Cities are great places for portrait photography, because they’re full of interesting backgrounds, textures, colors and leading lines for dynamic composition. It’s a cinematic landscape waiting to be explored, but an urban photoshoot takes planning and preparation.
Unlike portrait photography in the studio, at a local park or at the beach, the city is a busy environment with a lot of distractions, which can be a little daunting. So here are my top tips for getting the shots you want, without overshooting or exhausting yourself and your subject.
But before we get into the details, what is urban portrait photography?
Street photography vs street portrait photography
Portrait photography in a city environment is referred to as:
- Urban photography
- Urban portrait photography
- City portrait photography
- Street portrait photography
Street portrait photography differs from street photography in that, like any portrait photoshoot, the shoot is planned and the subject is intentionally posed and knowingly photographed.
Street photography is unposed and the subject is often not aware of being photographed.
How to plan an urban photoshoot
The best part of planning urban photography is that Google has done so much of the work for us! Once you’ve decided on the look and feel that you want for your shoot, use Google maps to scout locations. It will save you hours!
Take a virtual stroll around urban locations with Google street view.
What to look for when planning urban photography:
- Variety in a small area – you don’t want to be walking far from one location to another, because it takes up valuable shooting time.
- Light – whether you’re using natural light or flash, you need to plan for the light. More on this in a moment.
- Nearby parking if you’re driving to the location – it just makes it easier if you don’t have to walk a long way before you reach your photoshoot location.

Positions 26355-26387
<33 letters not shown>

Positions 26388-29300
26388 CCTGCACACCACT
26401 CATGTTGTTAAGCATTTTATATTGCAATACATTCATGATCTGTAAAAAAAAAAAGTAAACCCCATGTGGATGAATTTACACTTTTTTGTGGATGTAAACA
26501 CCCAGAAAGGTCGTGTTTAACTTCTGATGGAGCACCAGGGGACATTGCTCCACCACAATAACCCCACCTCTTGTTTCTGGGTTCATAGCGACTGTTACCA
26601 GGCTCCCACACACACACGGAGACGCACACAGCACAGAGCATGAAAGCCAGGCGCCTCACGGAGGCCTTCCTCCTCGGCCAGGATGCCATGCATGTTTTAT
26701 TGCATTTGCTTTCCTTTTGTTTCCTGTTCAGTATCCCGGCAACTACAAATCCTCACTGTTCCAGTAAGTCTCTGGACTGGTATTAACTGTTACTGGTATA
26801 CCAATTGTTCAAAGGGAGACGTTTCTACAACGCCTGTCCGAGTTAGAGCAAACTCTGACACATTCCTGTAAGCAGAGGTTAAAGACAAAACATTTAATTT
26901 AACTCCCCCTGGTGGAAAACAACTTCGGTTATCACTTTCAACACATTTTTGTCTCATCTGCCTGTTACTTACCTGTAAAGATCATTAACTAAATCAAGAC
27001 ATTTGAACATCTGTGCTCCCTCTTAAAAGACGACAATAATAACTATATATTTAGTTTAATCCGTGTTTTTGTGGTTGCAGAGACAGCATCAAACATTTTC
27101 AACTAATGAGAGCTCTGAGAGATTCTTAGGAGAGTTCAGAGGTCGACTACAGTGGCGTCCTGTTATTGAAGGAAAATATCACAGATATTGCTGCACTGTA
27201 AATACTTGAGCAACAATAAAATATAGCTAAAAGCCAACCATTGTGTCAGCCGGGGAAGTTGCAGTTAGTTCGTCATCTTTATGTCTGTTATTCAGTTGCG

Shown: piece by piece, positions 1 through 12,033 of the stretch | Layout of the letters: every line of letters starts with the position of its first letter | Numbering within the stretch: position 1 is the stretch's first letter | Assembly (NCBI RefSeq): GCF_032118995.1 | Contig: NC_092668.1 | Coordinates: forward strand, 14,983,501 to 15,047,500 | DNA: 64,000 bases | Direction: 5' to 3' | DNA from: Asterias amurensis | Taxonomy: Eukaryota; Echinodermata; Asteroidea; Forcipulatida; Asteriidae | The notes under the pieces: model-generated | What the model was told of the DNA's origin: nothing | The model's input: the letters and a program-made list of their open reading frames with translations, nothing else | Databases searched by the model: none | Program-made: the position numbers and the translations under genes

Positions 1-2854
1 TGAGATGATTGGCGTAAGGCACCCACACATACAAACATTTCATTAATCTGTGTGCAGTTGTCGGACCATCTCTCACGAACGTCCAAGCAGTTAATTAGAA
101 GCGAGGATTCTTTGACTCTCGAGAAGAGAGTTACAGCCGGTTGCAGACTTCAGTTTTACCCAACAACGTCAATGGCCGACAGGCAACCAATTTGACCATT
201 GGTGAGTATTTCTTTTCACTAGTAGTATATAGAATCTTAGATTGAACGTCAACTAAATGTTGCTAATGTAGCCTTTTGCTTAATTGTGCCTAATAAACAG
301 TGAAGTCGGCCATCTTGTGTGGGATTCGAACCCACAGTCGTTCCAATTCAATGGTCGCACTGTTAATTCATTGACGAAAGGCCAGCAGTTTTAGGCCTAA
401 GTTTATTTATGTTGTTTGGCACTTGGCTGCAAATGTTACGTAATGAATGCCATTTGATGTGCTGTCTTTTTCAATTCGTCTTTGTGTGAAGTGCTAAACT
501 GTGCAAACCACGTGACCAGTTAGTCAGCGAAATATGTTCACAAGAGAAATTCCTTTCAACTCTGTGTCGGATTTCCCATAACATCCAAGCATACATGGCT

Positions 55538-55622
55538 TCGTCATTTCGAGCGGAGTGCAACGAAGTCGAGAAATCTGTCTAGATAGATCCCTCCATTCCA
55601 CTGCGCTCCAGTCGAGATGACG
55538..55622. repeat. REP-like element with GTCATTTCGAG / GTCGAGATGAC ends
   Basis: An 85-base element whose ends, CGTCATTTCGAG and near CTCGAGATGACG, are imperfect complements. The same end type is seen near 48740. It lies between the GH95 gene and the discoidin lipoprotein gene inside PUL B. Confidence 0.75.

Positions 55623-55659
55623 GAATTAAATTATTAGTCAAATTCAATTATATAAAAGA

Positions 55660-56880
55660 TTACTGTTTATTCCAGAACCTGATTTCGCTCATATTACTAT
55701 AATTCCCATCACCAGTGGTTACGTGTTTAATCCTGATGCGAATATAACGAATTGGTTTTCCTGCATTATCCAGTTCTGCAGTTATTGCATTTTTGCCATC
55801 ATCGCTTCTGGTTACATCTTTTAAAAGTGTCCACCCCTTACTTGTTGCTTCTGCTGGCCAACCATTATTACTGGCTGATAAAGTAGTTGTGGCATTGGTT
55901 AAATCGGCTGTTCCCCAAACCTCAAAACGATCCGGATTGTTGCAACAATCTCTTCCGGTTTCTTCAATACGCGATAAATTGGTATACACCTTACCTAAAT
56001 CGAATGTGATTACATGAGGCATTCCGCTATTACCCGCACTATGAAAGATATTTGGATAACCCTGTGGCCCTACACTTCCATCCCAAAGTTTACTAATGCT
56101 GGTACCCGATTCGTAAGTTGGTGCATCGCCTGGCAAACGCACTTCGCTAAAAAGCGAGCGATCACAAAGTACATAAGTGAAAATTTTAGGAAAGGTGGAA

Cities are constantly evolving, so you need to be prepared for change. If you can’t visit the area ahead of time, choose a nearby backup location so that you have a plan B just in case the location has changed drastically since the street view photos were taken.
See below for views of these locations. This whole area that I photographed in last year has since been demolished for a new development, but Google street view hasn’t yet been updated.
How to set up an urban photoshoot
Once you’ve decided on your locations, take another virtual walk through in Google street view and screenshot where you want to photograph.
Then create a simple shoot plan in word and drop your screenshots into the document, along with street names and any notes you feel are relevant, like outfit colors, nearby parking etc. This will be handy for you on the day, but will also help your model to know what to expect.
Further reading: 7 essential elements to preparing for a photoshoot on location
Screenshots from Google street view to plan a shoot a 5 hour drive away from me. All photos of the male model in this article were taken here.
Speaking of which, if you don’t already have someone lined up for your city photoshoot, the next step is to find someone. If friends and family aren’t an option, try searching in Facebook model and photographer groups for someone who suits the style of your shoot.
Good communication is key to a successful photoshoot, so make sure you choose a model based on their communication and not just their suitability to the shoot. They need to be as keen to do the shoot as you.
5 elements of a good location for urban portraits
You don’t have to be in a big city for urban portraits. Of course, the bigger the city, the more variety you’ll have. But even small towns can work for city photography – you just have to look a little harder.
Here’s what you’re looking for…
1. Open shade in urban locations
Because of the number of buildings, you’ll always be able to find open shade in cities to avoid harsh shadows on your subject.
Further reading: Open shade photography the right way – avoid rookie mistakes
But more than that, you can use a reflector or flash for greater control of light and to make the image more interesting.
Further reading: Getting started with off camera flash